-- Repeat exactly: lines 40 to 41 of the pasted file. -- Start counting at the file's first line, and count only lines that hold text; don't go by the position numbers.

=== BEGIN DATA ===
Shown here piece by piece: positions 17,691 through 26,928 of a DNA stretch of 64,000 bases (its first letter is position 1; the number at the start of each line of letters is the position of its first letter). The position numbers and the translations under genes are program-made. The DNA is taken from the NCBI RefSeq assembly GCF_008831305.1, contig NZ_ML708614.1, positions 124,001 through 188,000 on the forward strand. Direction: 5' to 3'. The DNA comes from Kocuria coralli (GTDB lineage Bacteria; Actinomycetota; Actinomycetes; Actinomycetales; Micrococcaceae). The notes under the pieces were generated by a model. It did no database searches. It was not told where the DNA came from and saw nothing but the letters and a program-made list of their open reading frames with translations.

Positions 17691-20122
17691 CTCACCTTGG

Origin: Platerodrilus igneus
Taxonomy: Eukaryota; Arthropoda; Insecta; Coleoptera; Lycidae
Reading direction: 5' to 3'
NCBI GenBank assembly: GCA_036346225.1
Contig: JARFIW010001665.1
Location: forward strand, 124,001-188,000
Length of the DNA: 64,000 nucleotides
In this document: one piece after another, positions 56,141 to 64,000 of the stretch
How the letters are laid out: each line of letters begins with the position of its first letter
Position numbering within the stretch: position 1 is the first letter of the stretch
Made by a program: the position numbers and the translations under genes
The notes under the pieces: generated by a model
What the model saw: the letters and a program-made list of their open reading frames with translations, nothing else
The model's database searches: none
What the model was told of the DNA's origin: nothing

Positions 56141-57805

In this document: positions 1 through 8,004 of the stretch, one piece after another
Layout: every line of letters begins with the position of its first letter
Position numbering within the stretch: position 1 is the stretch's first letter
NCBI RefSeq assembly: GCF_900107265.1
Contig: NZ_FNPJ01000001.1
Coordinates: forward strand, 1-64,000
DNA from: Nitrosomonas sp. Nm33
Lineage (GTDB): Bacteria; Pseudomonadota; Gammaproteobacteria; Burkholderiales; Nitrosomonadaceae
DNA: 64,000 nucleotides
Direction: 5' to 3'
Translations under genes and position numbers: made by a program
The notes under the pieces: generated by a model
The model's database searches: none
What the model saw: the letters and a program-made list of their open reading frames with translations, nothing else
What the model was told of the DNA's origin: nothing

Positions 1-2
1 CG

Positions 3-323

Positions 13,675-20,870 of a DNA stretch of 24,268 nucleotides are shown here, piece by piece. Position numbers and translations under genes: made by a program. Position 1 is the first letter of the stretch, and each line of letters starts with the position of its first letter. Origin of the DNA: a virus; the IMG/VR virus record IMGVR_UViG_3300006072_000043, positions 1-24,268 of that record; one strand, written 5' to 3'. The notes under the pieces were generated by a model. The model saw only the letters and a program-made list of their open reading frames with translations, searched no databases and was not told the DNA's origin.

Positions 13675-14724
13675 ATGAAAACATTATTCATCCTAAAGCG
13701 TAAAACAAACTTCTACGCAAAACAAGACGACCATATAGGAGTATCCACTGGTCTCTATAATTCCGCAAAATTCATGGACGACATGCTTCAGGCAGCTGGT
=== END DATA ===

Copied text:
13675 ATGAAAACATTATTCATCCTAAAGCG
13701 TAAAACAAACTTCTACGCAAAACAAGACGACCATATAGGAGTATCCACTGGTCTCTATAATTCCGCAAAATTCATGGACGACATGCTTCAGGCAGCTGGT